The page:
Archive for the 'Judicial Selection Reform' Category
At an hour when ethics reform is getting attention on the campaign trail, it is urgent for South Carolina to consider reforming the way most of its judges are selected, a Hilton Head Island Packet editorial contends.
South Carolina is one of only two states where state legislators appoint all judges from the state Supreme Court to the Family Court, and in South Carolina alone, state legislators are involved in both nominating and appointing judges, “a scenario ripe for favoritism and impropriety,” the editorial says.
“By the time a state judge ascends the bench in South Carolina, they’re beholden to lawmakers in ways that do not serve the public and work directly against the notion of judicial independence,” it asserts. Read more
“Texas needs judicial reform,” declares the headline for an Austin American-Statesman editorial condemning the state’s current system for picking judges. “[N]o system is as unfavorable to justice as the partisan election of judges,” the editorial asserts.
What’s wrong with partisan judicial elections? The editorial says:
“Campaigns are expensive, and judges must seek contributions to run for office. Naturally their major donors tend to be lawyers, businesses and corporations — people and entities that often appear in court before them. It is a system flush with potential conflicts of interest. Thus it also is a system that harms the public’s confidence in justice and judges alike.” Read more
Judges and the general public are wary of the money being poured into partisan judicial elections in Texas, ramping up talks of reform.
The Texas Tribune interviewed Bert Brandenburg, executive director of Justice at Stake, and David Lyle, senior counsel for state advancement at the American Constitution Society, to discuss money in the courts.
“The fear [judges] have…is that what it means to elect a judge is changing under our feet. They’re forced to dial for dollars from people who then appear before them in court and in every controversial case, they have to look over their shoulder. … And there is a fear that the public believes that justice is for sale,” said Brandenburg. “Even more chilling … we’ve done polling that shows that nearly half of state judges agree with that statement, that campaigns and cash are affecting courtroom decisions.” (For more information on these polls click here.)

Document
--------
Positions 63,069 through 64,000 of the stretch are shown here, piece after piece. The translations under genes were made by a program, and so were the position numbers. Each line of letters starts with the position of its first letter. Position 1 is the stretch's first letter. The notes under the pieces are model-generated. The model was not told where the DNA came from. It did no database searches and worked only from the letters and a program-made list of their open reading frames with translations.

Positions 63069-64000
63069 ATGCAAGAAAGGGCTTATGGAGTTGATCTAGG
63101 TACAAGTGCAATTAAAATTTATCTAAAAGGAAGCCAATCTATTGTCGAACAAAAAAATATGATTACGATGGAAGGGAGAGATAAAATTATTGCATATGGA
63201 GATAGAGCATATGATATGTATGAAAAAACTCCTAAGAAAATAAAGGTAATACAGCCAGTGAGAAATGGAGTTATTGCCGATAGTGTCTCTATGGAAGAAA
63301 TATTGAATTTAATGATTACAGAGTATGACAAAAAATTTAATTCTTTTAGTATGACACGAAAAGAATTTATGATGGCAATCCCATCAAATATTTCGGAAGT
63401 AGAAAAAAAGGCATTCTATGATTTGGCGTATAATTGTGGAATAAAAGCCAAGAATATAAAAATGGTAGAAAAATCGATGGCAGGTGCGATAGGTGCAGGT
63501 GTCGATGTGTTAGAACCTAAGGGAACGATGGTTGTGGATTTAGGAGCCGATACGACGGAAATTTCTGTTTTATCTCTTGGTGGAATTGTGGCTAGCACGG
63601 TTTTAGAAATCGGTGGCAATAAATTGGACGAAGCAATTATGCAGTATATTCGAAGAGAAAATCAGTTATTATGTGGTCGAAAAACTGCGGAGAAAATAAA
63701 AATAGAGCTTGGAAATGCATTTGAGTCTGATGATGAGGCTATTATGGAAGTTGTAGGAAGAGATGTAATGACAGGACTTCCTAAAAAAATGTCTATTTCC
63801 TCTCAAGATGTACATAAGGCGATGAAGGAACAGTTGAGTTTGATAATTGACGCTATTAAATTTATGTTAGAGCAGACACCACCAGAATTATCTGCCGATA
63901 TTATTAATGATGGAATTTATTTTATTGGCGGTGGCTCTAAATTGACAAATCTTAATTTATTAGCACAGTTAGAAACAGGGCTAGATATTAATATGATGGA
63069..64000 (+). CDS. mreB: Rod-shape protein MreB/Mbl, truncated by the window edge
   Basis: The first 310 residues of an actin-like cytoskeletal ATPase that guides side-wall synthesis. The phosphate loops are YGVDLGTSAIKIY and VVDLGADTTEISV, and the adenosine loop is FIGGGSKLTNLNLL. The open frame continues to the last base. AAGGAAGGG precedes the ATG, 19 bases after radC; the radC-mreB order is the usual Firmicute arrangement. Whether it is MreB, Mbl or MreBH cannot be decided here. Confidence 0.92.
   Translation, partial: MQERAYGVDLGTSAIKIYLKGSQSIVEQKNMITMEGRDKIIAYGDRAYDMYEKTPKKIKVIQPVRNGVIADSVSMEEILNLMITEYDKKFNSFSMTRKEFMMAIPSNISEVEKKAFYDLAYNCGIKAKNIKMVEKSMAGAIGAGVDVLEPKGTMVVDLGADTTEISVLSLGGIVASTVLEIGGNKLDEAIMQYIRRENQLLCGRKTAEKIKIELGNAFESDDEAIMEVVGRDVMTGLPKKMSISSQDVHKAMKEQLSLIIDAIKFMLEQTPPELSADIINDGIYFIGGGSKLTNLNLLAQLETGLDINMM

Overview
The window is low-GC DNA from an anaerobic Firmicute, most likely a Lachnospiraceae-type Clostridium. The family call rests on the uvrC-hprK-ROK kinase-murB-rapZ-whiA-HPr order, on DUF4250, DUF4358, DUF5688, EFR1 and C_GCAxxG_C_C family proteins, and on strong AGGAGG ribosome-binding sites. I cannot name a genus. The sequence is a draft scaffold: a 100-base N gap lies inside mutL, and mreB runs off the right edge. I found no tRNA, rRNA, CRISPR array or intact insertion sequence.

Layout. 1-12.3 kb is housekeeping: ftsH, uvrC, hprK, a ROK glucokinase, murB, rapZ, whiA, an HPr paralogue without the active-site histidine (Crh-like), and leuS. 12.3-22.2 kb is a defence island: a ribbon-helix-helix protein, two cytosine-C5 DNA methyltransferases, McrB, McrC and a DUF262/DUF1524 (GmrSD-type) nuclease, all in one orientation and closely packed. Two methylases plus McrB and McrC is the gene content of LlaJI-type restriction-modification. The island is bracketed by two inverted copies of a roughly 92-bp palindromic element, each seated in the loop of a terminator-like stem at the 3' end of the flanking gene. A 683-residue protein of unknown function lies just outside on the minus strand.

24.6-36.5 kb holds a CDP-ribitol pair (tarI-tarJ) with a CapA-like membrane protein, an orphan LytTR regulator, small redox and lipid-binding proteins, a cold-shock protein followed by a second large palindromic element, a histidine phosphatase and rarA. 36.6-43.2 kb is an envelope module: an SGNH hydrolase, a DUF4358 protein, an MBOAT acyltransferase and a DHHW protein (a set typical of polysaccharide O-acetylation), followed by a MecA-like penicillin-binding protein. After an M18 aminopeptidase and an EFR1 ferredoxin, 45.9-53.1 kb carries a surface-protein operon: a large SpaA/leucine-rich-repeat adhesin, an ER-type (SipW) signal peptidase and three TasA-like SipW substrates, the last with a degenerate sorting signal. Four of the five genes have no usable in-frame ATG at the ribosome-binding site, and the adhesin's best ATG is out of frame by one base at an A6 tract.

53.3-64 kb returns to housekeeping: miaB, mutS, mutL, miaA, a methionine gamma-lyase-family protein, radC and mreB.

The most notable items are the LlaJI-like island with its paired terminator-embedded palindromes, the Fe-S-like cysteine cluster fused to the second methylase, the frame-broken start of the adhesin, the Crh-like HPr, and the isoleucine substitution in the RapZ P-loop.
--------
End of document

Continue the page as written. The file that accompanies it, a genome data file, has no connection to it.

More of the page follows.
Lyle touched on the fact that a lot of the issues with money in judicial elections relate to business interests.
When advocates interested in changing the method for choosing Texas judges met recently in Austin, they heard from Justice at Stake Executive Director Bert Brandenburg (photo). The advocates are interested in forging a larger, stronger network to achieve change, and Brandenburg spoke of the dangers of partisan judicial elections and of potential reforms.
“We want judges to be accountable to the law and the Constitution, not to special interests and partisans. The money can flip that equation, and that’s the risk,” Brandenburg told the (Austin) American-Statesman.
According to the newspaper, candidates for the judiciary are required to run in partisan elections in Texas, and polls show that voters believe “Texas justice is being sold to the highest bidder.”
Brandenburg said, “If the system is so politicized that they have to be politicians first and judges second … you’ll have a lot of good people who say they’ll pass. Conversely, you start to encourage a category of people who view the judiciary as just another steppingstone to a political career.” Read more
The St. Cloud Times has published an editorial voicing strong support for a proposed constitutional amendment to change the way judges are selected in Minnesota. Its editorial came shortly after the Coalition for Impartial Justice held a session in St. Cloud to educate citizens about the proposal (see Gavel Grab). The editorial said in part:
“Given court rulings that allow even more big money into elections, it’s clear Minnesota needs to change to retention election of judges to prevent justice in this state from being defined by the judge whose supporters have the biggest wallets.
“Make no mistake. Those who oppose the Impartial Justice Act want just that. Why else would they fight a plan that protects your right to vote, helps you become more informed about candidates and still holds judges accountable?”
The proposed constitutional amendment calls for gubernatorial appointment of judges from a list of finalists recommended by a merit selection commission, a retention (up-or-down) election if the judge seeks to stay on the bench, and nonpartisan evaluation of judges’ performance by an independent performance evaluation commission.
The breadth of support for a proposed change to the way judges are selected in Minnesota is “amazing,” drawing on labor and industry sectors, the Chamber of Commerce, and large companies and small companies, a leading advocate for the change explained in a radio interview.